I will be glad to meet with groups or individual packinghouse personnel to
discuss complying with this regulation.
A. A. McCornack
Harvesting and Handling Section
Citrus Experiment Station
P. O. Box 1088
Lake Alfred, Florida 33850
Florida Citrus Experiment Station
Lake Alfred, Florida
FUNGICIDE OR FUNGISTATE TREATMENT
REQUIRED FOR FRESH CITRUS FRUIT
Sec. (1) Effective August I, 1967, all Florida fresh citrus fruit shipped by a register-
ed packing house shall be treated with an approved fungicide or fungistat.
For the purposes of this regulation, an approved fungicide or fungistat shall
mean one approved by the U. S. Food and Drug Administration and the Flo-
rida Department of Agriculture for use on citrus fruit. Fungicides or fungi-
stats shall be applied either in aqueous solution, aqueous emulsion or in the
Sec. (2) The residue or residues of fungicides or fungistats, applied as required in
Section (1) hereof, in the whole citrus fruit shall be not less than 1/20 of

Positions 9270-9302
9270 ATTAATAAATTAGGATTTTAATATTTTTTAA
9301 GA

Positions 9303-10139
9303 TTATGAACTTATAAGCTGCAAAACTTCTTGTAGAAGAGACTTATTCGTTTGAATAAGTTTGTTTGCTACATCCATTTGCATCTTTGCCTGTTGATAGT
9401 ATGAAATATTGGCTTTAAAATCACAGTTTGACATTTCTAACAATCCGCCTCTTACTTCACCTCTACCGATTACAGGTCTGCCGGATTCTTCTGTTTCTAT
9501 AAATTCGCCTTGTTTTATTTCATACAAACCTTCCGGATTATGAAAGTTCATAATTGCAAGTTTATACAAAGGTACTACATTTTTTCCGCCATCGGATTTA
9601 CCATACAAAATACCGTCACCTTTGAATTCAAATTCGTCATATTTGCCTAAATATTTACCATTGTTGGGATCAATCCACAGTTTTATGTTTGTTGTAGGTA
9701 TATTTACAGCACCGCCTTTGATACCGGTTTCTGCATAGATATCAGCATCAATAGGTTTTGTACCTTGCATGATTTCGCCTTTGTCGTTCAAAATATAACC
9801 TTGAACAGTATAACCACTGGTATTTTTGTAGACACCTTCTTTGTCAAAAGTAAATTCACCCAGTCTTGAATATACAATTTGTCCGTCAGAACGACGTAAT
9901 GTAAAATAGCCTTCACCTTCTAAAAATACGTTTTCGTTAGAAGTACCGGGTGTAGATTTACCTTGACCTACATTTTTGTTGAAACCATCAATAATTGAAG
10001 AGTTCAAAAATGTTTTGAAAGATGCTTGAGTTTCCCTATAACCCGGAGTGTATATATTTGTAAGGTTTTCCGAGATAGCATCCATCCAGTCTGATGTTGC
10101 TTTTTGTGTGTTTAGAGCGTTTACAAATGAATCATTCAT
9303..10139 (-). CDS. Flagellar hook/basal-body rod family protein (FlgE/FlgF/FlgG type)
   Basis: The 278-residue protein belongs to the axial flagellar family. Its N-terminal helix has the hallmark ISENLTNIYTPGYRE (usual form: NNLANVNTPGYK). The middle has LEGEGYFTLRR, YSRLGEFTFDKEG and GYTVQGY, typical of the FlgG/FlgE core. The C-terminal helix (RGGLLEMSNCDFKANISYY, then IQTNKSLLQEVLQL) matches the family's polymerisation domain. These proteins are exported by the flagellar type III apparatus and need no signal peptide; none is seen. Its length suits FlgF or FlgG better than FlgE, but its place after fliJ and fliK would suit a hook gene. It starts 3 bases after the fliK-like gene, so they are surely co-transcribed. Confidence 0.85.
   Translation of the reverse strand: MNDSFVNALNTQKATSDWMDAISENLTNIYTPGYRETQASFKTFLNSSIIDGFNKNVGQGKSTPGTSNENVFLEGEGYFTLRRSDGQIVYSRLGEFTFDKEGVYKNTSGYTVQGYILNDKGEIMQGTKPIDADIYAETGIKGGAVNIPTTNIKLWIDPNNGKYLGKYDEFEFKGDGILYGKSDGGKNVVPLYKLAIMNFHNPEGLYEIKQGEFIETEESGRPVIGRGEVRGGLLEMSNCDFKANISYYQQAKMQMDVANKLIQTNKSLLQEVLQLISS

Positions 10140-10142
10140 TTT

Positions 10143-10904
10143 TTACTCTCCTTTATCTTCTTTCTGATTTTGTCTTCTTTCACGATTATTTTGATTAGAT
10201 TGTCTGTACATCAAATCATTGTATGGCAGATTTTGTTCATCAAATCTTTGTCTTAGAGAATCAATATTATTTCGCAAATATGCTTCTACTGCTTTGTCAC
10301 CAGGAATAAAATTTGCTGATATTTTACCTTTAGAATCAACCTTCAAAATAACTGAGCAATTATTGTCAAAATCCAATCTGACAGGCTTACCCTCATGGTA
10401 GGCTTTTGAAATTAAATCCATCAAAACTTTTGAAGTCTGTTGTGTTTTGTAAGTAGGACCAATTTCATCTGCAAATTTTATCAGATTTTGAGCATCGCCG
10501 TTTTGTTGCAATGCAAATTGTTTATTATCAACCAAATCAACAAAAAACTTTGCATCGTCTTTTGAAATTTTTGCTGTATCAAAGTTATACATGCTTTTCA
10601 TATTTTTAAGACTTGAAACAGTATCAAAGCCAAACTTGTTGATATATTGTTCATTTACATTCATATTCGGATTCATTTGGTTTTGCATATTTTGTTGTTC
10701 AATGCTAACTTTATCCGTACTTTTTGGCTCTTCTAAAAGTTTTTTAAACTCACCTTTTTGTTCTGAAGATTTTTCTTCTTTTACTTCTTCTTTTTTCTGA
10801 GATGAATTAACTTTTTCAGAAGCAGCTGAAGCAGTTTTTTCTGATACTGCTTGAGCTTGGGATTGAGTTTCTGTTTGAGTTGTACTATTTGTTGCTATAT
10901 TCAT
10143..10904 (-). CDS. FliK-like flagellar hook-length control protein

the legal tolerance for grapefruit and not less than 1/10 of the legal toler-
ance for all other varieties but for all varieties the total residue shall not
exceed the maximum tolerance established by the U. S. Food and Drug Ad-
When diphenyl is used, it is recognized that residues equal to 1/10 of the
legal tolerance may not be absorbed by the fruit prior to its leaving the
packing house. Therefore, the addition of diphenyl impregnated pads,
wraps or liners so that a total diphenyl content of not less than 4 grams is
used per 4/5 bushel container, or equivalent in other size containers, shall
constitute compliance with this regulation.
If two fungicides or fungistats are used, the above residue requirements
shall apply to each and shall not be cumulative.
Sec. (3) This regulation shall not apply to shipments of fresh Florida citrus fruit cer-
tified for export other than to Canada or Mexico.